This is another place where I'm impatient for Vista; it will have a cross-hair cursor to make it obvious you’re using the pen, on-screen ripples that let you know you’ve clicked on the screen and eight gestures called flicks that mean you can copy, paste, undo and delete just by flicking the pen in a particular direction. Vista can also learn what your handwriting looks like to make it easier to recognise what you write. If you want to use your finger to touch the screen to select something and it's a combined active and passive digitiser so you can, there will be a little magnifying ring to show you more clearly where you're clicking.

As to the form factors, the first is very like the Fujitsu Siemens Lifebook with touchscreen sitting on my desk at the moment. Folding the screen down to use it without the keyboard is the principle used by any convertible Tablet PC, although I can't see room on the mockup for any hinges ;-) And yes, narrow widescreen is a little off when you rotate it to portrait. This falls in what Ken Delaney at Gartner told me he calls “the 1kg wasteland” because so many products of this size and weight have failed, compared to standard notebooks or smartphones and PDAs. “You don’t have the benefits of the larger devices or the portability of the smaller devices”.

The notebook using a second screen as a configurable keyboard looks huge fun. OLED would do that nicely. It would, as the blog remarks, be pricey. It's price that's held people back from buying devices like Wacom's Cintiq (a touscreen monitor that's a desktop Tablet PC) because everyone one I know who's seen one wants one but not enough to pay that much. And I don't think a screen would be comfy to use for typing - with no key action your fingers get tired very quickly on projection keyboards. We've been using pen and paper for centuries and we're good at it. Making software as good at it shouldn't take that long.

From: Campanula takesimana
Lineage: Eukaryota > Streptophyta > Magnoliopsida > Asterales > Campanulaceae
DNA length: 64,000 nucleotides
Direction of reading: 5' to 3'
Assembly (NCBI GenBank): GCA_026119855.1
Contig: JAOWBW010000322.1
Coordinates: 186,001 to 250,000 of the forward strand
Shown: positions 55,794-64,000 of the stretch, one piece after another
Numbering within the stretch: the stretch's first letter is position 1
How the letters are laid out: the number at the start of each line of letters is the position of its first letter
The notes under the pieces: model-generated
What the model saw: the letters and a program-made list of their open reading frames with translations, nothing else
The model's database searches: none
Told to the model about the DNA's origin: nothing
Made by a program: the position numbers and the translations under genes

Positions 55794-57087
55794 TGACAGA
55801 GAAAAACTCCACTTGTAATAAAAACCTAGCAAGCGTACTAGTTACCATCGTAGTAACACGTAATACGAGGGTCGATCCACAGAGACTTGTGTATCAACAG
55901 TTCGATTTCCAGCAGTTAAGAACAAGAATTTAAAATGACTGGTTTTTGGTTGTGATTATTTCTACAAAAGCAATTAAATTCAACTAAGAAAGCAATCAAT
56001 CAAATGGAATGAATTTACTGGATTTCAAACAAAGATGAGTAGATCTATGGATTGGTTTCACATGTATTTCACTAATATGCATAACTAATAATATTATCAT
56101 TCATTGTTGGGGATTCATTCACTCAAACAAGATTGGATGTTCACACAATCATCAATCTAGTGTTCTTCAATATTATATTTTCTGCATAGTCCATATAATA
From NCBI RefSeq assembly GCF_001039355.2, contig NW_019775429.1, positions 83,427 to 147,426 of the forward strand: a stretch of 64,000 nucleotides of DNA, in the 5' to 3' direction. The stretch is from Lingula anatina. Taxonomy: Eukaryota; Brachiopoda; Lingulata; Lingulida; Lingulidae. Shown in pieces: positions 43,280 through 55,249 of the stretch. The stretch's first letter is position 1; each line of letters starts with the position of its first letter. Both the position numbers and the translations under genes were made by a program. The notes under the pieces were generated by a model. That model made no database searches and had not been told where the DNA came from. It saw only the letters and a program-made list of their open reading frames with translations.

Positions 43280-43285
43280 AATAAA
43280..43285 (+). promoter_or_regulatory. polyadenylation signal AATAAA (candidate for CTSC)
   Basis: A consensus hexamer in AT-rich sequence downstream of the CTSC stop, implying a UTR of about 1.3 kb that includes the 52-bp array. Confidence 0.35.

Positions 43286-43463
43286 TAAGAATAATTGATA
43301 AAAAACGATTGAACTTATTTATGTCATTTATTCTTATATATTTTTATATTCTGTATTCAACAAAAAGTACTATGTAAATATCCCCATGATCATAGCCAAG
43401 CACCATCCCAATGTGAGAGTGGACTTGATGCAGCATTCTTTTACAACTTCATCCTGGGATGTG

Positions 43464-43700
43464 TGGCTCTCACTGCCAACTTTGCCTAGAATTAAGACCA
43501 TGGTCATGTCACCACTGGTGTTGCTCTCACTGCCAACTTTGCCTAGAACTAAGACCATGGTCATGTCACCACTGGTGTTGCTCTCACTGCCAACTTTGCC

Office 2007 and "personalised" menus

Just when you thought the Office interface overhaul was making sense, with incredible attention paid to simple details, here's a reminder of why we need it. To find commands in an application, they need to be arranged logically and consistently. They need to be in the same place on the menu every day for muscle memory to get you there quickly. They need to always be in the same place on every PC so you can easily give directions to people. That's why personalized menus in Office are so annoying, as I was reminded just now when i installed OneNote 2007 beta 1 on a Tablet PC and saw far less on the menus than I was expecting. Personalized menus might work if they turned on after six months, when the application could really know what features you use, but by then you'd know where to look for things without feeling that the other options were in the way anyway. or they'd work if the PC was psychic. Or if you were the mythical 'standard user'. As it is, they're confusing for novices, irritating for power users and on the way out in 2007 Office. They don't apply for apps with the ribbon interface; the question is will they still be on by default in the other applications like OneNote and Outlook, or will they finally vanish into the oblivion they deserve?